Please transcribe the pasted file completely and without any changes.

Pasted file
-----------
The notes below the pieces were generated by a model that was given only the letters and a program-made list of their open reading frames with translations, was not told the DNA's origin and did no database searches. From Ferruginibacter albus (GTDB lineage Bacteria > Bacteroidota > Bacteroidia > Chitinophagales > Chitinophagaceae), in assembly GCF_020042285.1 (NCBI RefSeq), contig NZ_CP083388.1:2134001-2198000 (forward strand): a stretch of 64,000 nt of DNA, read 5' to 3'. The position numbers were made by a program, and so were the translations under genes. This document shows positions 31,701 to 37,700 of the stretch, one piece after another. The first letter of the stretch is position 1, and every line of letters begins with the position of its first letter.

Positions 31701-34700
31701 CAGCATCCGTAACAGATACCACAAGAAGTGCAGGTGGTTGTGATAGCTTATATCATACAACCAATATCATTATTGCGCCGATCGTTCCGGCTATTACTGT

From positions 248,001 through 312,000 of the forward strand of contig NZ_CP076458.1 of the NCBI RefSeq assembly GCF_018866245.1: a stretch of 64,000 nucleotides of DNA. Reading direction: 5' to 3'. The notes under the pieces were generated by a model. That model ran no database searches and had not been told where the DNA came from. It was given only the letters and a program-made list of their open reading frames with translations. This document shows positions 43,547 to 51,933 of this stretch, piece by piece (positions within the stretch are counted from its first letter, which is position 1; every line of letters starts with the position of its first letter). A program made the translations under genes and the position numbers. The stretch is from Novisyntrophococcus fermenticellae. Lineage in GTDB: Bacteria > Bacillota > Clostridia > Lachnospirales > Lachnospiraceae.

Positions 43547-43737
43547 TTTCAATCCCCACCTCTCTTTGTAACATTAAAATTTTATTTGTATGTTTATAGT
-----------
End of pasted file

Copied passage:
The notes below the pieces were generated by a model that was given only the letters and a program-made list of their open reading frames with translations, was not told the DNA's origin and did no database searches. From Ferruginibacter albus (GTDB lineage Bacteria > Bacteroidota > Bacteroidia > Chitinophagales > Chitinophagaceae), in assembly GCF_020042285.1 (NCBI RefSeq), contig NZ_CP083388.1:2134001-2198000 (forward strand): a stretch of 64,000 nt of DNA, read 5' to 3'. The position numbers were made by a program, and so were the translations under genes. This document shows positions 31,701 to 37,700 of the stretch, one piece after another. The first letter of the stretch is position 1, and every line of letters begins with the position of its first letter.

Positions 31701-34700
31701 CAGCATCCGTAACAGATACCACAAGAAGTGCAGGTGGTTGTGATAGCTTATATCATACAACCAATATCATTATTGCGCCGATCGTTCCGGCTATTACTGT

From positions 248,001 through 312,000 of the forward strand of contig NZ_CP076458.1 of the NCBI RefSeq assembly GCF_018866245.1: a stretch of 64,000 nucleotides of DNA. Reading direction: 5' to 3'. The notes under the pieces were generated by a model. That model ran no database searches and had not been told where the DNA came from. It was given only the letters and a program-made list of their open reading frames with translations. This document shows positions 43,547 to 51,933 of this stretch, piece by piece (positions within the stretch are counted from its first letter, which is position 1; every line of letters starts with the position of its first letter). A program made the translations under genes and the position numbers. The stretch is from Novisyntrophococcus fermenticellae. Lineage in GTDB: Bacteria > Bacillota > Clostridia > Lachnospirales > Lachnospiraceae.

Positions 43547-43737
43547 TTTCAATCCCCACCTCTCTTTGTAACATTAAAATTTTATTTGTATGTTTATAGT